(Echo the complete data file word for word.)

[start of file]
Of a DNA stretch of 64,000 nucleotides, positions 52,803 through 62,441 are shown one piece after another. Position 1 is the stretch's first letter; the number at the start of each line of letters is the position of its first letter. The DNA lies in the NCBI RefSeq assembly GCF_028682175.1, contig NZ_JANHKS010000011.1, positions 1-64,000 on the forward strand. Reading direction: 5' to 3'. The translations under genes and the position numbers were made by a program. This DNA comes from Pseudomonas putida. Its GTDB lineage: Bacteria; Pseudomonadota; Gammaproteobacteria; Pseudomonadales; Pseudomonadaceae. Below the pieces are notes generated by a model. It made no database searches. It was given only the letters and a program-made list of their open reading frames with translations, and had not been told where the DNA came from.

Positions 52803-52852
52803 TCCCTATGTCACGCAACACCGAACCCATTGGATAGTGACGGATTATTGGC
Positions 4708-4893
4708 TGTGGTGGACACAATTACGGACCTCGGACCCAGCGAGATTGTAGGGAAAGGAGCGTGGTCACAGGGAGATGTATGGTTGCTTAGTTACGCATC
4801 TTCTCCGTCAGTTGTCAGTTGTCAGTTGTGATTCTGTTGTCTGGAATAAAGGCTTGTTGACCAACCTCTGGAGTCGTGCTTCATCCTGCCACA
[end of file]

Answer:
Of a DNA stretch of 64,000 nucleotides, positions 52,803 through 62,441 are shown one piece after another. Position 1 is the stretch's first letter; the number at the start of each line of letters is the position of its first letter. The DNA lies in the NCBI RefSeq assembly GCF_028682175.1, contig NZ_JANHKS010000011.1, positions 1-64,000 on the forward strand. Reading direction: 5' to 3'. The translations under genes and the position numbers were made by a program. This DNA comes from Pseudomonas putida. Its GTDB lineage: Bacteria; Pseudomonadota; Gammaproteobacteria; Pseudomonadales; Pseudomonadaceae. Below the pieces are notes generated by a model. It made no database searches. It was given only the letters and a program-made list of their open reading frames with translations, and had not been told where the DNA came from.

Positions 52803-52852
52803 TCCCTATGTCACGCAACACCGAACCCATTGGATAGTGACGGATTATTGGC
Positions 4708-4893
4708 TGTGGTGGACACAATTACGGACCTCGGACCCAGCGAGATTGTAGGGAAAGGAGCGTGGTCACAGGGAGATGTATGGTTGCTTAGTTACGCATC
4801 TTCTCCGTCAGTTGTCAGTTGTCAGTTGTGATTCTGTTGTCTGGAATAAAGGCTTGTTGACCAACCTCTGGAGTCGTGCTTCATCCTGCCACA